The Boranas rejected TPLF adventurism in favour of the Oromo Liberation Front. Consequently, for 27 years, the Borana endured state-sponsored terrorism (admitted by Prime Minister Abiy Ahmed in the Ethiopian Parliament in 2018). Their oppression left a scar on all Borana leaders, individuals, and institutions. Everyone suffered, especially those kin at the frontline in Ethiopia and in Moyale, Sololo, Marsabit and Isiolo in Kenya, and in the entire Waso belt, Sololo, Moyale, Saku, Waso, southern Ethiopia and in the diaspora.

There is no question that all the nations, nationalities and peoples of Ethiopia suffered under the TPLF dictatorship.

The TPLF regime and their surrogates sought to disempower the Borana in all their dimensions including in politics, the economy, culture and security, and punished them by annexing their land, in particular the Wayama belt, which was grafted onto Region 5 of Somalia, a tactic to create a protracted and perpetual war in southern Ethiopia. The losses cannot be quantified.

The Borana made this great sacrifice out of their fervent desire to uphold and protect the overarching interests and heritage of the Oromo people. Borana leaders, elders and individuals of goodwill provided open and public diplomacy for the Oromo national liberation struggle. One example is the meeting between Gen. Hussein Mohamed Farah Aideed and the Borana leadership organized by the late Hussein Sora and Waso leaders from Isiolo. General Aideed, who was on an official visit, met elders from Moyale, Sololo, Marsabit, and Isiolo. It was a cordial meeting during which the Borana elders requested Gen Aideed to support the OLF. Gen Aideed, and later his son Hussein Aideed, established rear bases for the OLF in central and lower Shabelle in Somalia near the Indian Ocean port of Merca. These bases were the target of the Ethiopian invasion of Somalia in December 2006.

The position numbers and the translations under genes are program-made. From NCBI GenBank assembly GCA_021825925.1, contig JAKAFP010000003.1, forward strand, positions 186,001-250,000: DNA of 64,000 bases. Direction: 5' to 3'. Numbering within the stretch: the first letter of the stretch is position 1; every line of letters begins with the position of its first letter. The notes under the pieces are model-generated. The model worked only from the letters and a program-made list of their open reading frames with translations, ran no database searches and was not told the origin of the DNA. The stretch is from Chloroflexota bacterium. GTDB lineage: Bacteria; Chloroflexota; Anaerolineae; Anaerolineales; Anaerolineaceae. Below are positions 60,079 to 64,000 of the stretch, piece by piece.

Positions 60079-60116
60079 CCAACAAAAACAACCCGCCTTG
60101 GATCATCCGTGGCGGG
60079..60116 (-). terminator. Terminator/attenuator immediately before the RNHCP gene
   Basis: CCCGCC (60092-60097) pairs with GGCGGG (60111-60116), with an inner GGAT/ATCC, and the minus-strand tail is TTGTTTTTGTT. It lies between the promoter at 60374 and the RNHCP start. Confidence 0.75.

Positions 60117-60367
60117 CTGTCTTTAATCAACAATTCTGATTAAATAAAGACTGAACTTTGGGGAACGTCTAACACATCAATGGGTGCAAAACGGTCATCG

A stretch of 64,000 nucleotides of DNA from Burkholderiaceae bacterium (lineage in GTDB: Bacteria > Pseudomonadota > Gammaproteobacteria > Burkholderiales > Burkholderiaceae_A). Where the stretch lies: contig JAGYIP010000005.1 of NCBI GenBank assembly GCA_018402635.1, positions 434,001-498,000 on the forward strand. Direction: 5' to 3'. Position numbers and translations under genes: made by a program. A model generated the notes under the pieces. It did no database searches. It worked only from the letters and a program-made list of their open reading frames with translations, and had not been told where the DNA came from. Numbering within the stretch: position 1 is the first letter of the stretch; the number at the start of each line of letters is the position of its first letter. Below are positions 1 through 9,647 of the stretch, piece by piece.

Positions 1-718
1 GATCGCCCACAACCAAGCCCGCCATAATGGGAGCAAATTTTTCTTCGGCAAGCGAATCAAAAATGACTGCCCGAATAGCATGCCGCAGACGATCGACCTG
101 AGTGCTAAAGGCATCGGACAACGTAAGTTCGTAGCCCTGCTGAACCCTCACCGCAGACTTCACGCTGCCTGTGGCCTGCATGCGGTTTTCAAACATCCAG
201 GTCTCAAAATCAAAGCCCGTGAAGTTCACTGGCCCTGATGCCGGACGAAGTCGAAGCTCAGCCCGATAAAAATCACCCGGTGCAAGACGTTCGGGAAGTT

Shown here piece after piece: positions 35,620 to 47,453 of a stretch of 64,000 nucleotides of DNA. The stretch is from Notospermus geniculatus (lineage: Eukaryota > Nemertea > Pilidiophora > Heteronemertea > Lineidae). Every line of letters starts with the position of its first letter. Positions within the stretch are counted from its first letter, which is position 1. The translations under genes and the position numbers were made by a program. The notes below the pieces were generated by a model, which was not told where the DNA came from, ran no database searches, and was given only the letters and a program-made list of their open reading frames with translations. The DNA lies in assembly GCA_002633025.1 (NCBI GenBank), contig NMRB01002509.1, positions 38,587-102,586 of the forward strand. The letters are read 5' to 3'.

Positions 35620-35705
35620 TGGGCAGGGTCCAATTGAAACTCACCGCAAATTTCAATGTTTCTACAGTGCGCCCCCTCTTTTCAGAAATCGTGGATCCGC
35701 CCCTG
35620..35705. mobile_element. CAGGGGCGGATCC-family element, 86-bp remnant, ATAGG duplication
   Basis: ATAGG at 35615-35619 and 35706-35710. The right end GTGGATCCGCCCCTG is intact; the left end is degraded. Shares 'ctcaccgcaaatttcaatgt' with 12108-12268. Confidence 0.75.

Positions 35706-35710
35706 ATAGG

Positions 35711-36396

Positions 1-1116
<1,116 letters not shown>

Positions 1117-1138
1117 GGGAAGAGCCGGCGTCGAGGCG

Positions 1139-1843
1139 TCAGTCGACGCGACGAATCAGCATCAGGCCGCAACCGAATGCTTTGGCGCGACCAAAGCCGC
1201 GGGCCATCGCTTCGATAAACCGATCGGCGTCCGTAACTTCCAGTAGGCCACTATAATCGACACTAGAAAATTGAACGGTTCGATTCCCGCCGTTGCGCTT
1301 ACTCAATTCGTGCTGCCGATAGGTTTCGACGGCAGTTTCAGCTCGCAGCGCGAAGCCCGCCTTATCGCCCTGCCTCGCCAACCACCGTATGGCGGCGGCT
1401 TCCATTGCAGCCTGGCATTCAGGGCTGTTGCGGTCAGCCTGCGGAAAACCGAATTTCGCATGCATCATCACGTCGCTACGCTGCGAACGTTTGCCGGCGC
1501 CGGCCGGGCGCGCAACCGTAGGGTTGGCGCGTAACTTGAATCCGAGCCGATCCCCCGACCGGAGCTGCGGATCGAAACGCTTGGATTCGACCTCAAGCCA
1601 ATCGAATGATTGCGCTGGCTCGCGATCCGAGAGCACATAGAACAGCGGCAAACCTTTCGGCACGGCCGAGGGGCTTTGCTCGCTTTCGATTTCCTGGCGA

Boranas have therefore been at the forefront of the Oromo national liberation struggle. The next step is to now join their compatriots in consolidating the struggle by seeking comprehensive redress for the historical injustices manufactured by the TPLF, especially the territorial disputes concerning the Wayama belt that was annexed by the TPLF regime. This will put an end to the perennial conflict in that zone and sustain peacebuilding between Oromia and Region 5. The resolution of Borana grievances should be led and owned by a committee of Ethiopian Boranas with the tacit support of Kenyan Boranas.

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Salad Malicha is a communication policy expert based in Isiolo.

Politics

Asylum Pact: Rwanda Must Do Some Political Housecleaning

Rwandans are welcoming, but the government’s priority must be to solve the internal political problems which produce refugees.

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The governments of the United Kingdom and Rwanda have signed an agreement to move asylum seekers from the UK to Rwanda for processing. This partnership has been heavily criticized and has been referred to as unethical and inhumane. It has also been opposed by the United Nations Refugee Agency on the grounds that it is contrary to the spirit of the Refugee Convention.

Here in Rwanda, we heard the news of the partnership on the day it was signed. The subject has never been debated in the Rwandan parliament and neither had it been canvassed in the local media prior to the announcement.